The world's smallest sea turtle, known as Kemp's ridley, lives in the Gulf of Mexico. In the past 75 years, the population has diminished to the point that they are now the most endangered sea turtle in the world. Recently, the sea turtle population has increased off the coast of Louisiana.
For the first time in 75 years, hatchlings were spotted in the Chandeleur Islands. When the state's Coastal Protection and Restoration Authority found the turtles, they found 53 sea turtle crawls and spotted two live hatchlings headed towards the ocean. Scientists found this discovery exciting. The hatchlings usually hatch two months after the turtles lay their eggs. The Kemp's ridley sea turtle has been endangered in the United States since 1970 and today it finds itself on the critically endangered list, meaning there is a high risk that they will not survive in the wild.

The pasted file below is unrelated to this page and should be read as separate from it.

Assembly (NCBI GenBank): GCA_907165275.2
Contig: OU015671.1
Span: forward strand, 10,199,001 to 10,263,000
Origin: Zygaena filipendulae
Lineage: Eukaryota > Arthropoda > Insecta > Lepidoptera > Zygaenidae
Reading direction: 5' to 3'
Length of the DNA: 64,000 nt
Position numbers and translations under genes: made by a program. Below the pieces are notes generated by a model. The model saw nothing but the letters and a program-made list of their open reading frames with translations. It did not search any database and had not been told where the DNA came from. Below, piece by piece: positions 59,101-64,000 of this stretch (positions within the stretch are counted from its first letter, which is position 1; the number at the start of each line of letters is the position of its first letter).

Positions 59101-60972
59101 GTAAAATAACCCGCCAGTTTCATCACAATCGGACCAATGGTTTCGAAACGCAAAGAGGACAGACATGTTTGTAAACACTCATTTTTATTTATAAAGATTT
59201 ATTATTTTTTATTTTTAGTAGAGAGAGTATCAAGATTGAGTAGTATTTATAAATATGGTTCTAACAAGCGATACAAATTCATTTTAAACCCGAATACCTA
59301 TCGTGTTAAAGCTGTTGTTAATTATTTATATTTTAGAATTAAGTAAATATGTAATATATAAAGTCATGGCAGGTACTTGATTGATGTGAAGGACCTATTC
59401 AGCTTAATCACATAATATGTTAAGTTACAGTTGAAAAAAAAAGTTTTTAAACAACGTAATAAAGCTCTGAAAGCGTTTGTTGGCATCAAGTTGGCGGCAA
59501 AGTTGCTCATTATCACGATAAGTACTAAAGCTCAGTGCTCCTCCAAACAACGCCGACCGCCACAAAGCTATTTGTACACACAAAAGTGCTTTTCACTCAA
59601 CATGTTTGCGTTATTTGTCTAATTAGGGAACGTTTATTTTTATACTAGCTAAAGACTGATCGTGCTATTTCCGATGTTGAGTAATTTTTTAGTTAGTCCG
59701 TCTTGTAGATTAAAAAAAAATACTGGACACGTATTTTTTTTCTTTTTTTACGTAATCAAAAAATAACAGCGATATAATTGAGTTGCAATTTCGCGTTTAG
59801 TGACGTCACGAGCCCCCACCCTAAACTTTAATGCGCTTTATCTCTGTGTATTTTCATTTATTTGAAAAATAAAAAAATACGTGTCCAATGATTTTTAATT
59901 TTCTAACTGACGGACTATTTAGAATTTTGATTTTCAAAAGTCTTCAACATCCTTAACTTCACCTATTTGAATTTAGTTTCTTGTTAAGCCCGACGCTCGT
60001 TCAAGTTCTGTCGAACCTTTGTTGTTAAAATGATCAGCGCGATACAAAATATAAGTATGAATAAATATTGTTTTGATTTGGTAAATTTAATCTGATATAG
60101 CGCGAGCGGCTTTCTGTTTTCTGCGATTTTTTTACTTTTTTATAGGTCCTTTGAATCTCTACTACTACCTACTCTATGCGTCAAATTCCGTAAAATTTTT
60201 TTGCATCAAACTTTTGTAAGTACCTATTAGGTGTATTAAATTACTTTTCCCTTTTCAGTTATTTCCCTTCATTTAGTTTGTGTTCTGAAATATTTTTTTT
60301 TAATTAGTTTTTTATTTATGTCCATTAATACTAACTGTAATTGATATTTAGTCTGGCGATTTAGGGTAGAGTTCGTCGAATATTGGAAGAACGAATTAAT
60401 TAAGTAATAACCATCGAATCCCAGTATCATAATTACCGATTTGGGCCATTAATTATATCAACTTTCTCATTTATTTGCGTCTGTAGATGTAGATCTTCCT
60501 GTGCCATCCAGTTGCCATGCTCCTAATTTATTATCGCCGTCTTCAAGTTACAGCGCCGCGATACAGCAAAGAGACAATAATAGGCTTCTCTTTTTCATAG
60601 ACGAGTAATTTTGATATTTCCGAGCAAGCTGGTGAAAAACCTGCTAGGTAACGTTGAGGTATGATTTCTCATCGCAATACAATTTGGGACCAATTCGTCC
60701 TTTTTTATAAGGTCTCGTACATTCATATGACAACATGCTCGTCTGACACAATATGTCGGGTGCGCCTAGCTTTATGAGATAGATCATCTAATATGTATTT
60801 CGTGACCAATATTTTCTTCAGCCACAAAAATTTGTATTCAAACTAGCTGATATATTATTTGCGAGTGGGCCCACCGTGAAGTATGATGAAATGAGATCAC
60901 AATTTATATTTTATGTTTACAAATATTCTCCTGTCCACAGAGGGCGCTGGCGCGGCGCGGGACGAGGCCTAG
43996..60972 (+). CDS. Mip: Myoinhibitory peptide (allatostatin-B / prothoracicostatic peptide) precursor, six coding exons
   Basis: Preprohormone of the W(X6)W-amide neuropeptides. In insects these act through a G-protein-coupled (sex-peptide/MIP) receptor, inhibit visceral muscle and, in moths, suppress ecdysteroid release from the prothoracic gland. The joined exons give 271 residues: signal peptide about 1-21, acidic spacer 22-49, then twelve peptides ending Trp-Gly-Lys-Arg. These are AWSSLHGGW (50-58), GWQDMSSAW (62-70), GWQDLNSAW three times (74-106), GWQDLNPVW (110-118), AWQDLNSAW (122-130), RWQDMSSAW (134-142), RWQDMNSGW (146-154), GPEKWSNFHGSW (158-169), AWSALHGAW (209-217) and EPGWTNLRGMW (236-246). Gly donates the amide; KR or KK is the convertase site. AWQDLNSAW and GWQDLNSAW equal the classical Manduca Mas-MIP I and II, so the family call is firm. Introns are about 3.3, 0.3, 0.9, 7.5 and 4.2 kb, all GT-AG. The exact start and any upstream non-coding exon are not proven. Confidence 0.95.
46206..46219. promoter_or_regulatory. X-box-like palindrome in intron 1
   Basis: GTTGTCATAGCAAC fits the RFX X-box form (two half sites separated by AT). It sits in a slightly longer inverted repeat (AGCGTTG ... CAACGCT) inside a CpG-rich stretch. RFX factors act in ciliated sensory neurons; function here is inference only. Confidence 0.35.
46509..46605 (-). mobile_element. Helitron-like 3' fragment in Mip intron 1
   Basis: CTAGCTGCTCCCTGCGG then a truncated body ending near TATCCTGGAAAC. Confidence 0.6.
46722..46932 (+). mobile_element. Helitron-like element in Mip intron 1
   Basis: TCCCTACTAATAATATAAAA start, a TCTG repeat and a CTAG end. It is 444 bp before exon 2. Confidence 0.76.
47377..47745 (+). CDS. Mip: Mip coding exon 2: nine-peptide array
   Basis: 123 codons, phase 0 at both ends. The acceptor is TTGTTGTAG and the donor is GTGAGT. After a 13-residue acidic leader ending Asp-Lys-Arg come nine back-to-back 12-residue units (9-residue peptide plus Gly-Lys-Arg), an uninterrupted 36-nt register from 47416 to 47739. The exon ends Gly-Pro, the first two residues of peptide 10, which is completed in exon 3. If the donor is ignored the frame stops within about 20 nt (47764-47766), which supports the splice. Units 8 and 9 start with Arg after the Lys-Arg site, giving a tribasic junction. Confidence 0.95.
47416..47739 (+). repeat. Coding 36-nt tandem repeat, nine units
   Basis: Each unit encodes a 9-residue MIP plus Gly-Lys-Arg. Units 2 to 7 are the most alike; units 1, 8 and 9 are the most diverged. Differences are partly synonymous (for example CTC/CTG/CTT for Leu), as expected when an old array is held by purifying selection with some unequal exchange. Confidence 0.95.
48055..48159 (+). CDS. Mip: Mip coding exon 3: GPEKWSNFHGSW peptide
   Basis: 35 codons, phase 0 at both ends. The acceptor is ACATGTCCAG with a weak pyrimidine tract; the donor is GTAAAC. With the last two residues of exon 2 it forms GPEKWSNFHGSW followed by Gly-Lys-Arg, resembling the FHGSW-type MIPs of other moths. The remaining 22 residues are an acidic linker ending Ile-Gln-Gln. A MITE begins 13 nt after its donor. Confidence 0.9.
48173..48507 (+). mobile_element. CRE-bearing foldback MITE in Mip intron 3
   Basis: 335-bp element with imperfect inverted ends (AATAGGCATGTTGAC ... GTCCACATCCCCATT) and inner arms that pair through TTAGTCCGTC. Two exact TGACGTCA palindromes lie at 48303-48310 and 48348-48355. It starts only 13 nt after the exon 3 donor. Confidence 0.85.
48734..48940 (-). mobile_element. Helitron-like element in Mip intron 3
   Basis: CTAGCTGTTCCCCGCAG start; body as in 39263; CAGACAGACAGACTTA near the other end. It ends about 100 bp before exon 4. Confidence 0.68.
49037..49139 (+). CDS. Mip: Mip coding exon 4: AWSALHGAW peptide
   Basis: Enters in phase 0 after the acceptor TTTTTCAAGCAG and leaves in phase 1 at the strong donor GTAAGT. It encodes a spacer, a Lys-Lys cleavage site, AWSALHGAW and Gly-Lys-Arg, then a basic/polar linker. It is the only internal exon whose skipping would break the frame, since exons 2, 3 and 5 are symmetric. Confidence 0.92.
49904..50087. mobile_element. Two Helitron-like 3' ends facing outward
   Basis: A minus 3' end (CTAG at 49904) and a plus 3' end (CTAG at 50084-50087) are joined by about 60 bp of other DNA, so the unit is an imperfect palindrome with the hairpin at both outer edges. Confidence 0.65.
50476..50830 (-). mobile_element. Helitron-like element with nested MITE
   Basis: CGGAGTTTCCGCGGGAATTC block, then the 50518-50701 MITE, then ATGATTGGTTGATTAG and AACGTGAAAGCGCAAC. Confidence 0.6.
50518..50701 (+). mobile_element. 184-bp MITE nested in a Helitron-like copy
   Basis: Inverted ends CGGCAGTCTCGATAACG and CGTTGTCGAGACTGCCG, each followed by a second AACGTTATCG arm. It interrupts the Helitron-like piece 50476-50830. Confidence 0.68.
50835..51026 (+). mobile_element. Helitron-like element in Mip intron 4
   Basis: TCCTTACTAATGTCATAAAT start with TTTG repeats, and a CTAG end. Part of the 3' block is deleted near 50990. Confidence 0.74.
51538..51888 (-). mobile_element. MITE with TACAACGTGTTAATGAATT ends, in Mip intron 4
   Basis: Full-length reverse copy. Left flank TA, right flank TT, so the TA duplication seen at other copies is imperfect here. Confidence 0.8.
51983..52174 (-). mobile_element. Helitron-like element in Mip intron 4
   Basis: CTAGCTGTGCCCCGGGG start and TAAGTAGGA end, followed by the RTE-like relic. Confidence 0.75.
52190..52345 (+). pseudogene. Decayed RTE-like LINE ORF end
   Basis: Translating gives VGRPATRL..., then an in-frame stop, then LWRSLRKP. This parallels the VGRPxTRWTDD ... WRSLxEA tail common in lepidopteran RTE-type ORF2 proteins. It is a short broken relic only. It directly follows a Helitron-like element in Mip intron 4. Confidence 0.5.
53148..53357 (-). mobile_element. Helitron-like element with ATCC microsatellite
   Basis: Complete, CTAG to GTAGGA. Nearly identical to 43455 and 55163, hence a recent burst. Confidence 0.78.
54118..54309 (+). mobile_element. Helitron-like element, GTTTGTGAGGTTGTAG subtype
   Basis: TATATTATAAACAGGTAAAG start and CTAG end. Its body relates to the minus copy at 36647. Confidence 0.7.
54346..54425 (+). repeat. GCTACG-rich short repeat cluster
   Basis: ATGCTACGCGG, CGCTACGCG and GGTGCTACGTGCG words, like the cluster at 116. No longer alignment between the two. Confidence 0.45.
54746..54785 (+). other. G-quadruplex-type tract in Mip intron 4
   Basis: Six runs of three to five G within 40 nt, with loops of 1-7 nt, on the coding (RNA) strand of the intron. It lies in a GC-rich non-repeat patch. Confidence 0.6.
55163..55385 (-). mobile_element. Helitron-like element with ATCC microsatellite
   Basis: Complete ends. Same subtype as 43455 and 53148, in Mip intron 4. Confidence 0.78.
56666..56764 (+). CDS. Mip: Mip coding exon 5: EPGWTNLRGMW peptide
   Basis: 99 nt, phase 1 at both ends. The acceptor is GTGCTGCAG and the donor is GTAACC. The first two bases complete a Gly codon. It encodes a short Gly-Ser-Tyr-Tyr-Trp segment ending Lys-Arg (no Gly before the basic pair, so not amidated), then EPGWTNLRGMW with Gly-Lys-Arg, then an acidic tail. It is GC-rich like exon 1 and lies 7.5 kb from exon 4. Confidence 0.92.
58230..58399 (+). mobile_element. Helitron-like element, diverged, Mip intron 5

Another sea turtle known as Loggerhead is also an endangered species and the sea turtle was first found nesting on Louisiana's Grand Isle in 2015. Scientists have found these loggerhead sea turtles nesting the islands that the Kemp's ridley sea turtles are also nesting on. Most of all the nesting of these endangered sea turtles happened in the Gulf of Mexico.
Secretary of the Louisiana Department of Wildlife and Fisheries Jack Montoucet, stated, “The island's value to the region has been elevated. We are gaining a better understanding of the benefits this barrier island restoration may provide in the recovery of this endangered species across the Gulf of Mexico.” It is important to monitor the health and populations of these sea turtles. Hopefully with more support, these sea turtles can make their way off critically endangered list and spread their nests to different places.
[Sources: CBS News; National Oceanic and Atmospheric Administration]